The following address was given at the award ceremony in Turin for the second Senator Giovanni Agnelli International Prize.
I would like to examine the implications of seeing individual freedom as a social commitment. I am concerned here with a view of social ethics that sees individual freedom both (1) as a central value in any appraisal of society, and (2) as an integral product of social arrangements. For the analysis of contemporary society, this perspective has, I believe, some significant merits over other approaches—for example the utilitarian calculus of pleasure and desire that implicitly or explicitly underlies much social policy today. And it can have, I shall argue, far-reaching implications for the assessment of social institutions and public policy.
Abstract Ideas and Concrete Horrors
While I shall try to discuss the basic ideas underlying individual freedom seen as a social commitment, my primary concern in this paper is with the practical relevance of this view. I shall attempt to illustrate the implications of this view with problems drawn from real life. Many of the examples chosen will involve economic phenomena. This will be so not just because I happen to be primarily an economist by profession (though often taking the liberty of jumping into ethical debates), but also because I believe that economic analysis has something to contribute to substantive ethics in the world in which we live.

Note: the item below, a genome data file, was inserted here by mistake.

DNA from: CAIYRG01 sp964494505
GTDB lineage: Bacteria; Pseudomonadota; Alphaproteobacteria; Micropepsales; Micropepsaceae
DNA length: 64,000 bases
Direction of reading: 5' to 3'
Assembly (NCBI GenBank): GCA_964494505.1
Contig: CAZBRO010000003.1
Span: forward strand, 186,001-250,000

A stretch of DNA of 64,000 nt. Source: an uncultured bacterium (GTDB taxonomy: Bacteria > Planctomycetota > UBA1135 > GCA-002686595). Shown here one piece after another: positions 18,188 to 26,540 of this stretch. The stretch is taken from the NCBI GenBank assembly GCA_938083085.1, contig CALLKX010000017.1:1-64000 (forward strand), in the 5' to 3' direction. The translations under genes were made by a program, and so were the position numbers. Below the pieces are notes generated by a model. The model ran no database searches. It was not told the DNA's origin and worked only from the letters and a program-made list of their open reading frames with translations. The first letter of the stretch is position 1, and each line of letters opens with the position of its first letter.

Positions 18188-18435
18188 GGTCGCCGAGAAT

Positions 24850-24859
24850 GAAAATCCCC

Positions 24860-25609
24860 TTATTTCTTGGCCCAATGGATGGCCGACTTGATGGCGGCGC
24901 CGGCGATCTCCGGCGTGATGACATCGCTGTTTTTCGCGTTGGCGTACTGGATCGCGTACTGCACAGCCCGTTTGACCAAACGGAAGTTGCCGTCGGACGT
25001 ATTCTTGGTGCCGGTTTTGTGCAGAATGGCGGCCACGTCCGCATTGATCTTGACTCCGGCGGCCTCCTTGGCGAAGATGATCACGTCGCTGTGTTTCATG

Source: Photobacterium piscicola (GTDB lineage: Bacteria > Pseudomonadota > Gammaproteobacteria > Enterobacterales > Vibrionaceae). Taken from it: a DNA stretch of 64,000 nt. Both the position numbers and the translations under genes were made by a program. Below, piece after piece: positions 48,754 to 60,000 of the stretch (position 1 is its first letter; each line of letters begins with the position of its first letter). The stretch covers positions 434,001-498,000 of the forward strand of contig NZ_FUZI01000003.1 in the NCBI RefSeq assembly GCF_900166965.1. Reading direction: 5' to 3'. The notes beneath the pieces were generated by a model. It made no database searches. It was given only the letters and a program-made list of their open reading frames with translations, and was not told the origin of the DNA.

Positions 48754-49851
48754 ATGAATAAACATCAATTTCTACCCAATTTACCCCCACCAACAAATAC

Some of the most distressing problems of social ethics are deeply economic in nature. Here perhaps I would be forgiven for indulging in some childhood reminiscences, which actually had a rather decisive impact on the directions of my interests and involvements later on. Of the two most disturbing events in my childhood, one was the experience of the Bengal famine of 1943, in which, it is now estimated, around three million people died. It was an ordeal of almost unbelievable ferocity that appeared with a suddenness I could not then at all understand. I was nine years old at that time, studying in a school in rural Bengal. Among the people I knew at the school and their families, there was no sign whatsoever of distress, and indeed as I found when I studied the famine more than three decades later, the majority of the population of Bengal experienced little hardship over the famine period. The famine was confined to some specific occupation groups (as almost all famines are), and for the rest of the people, things were basically just fine.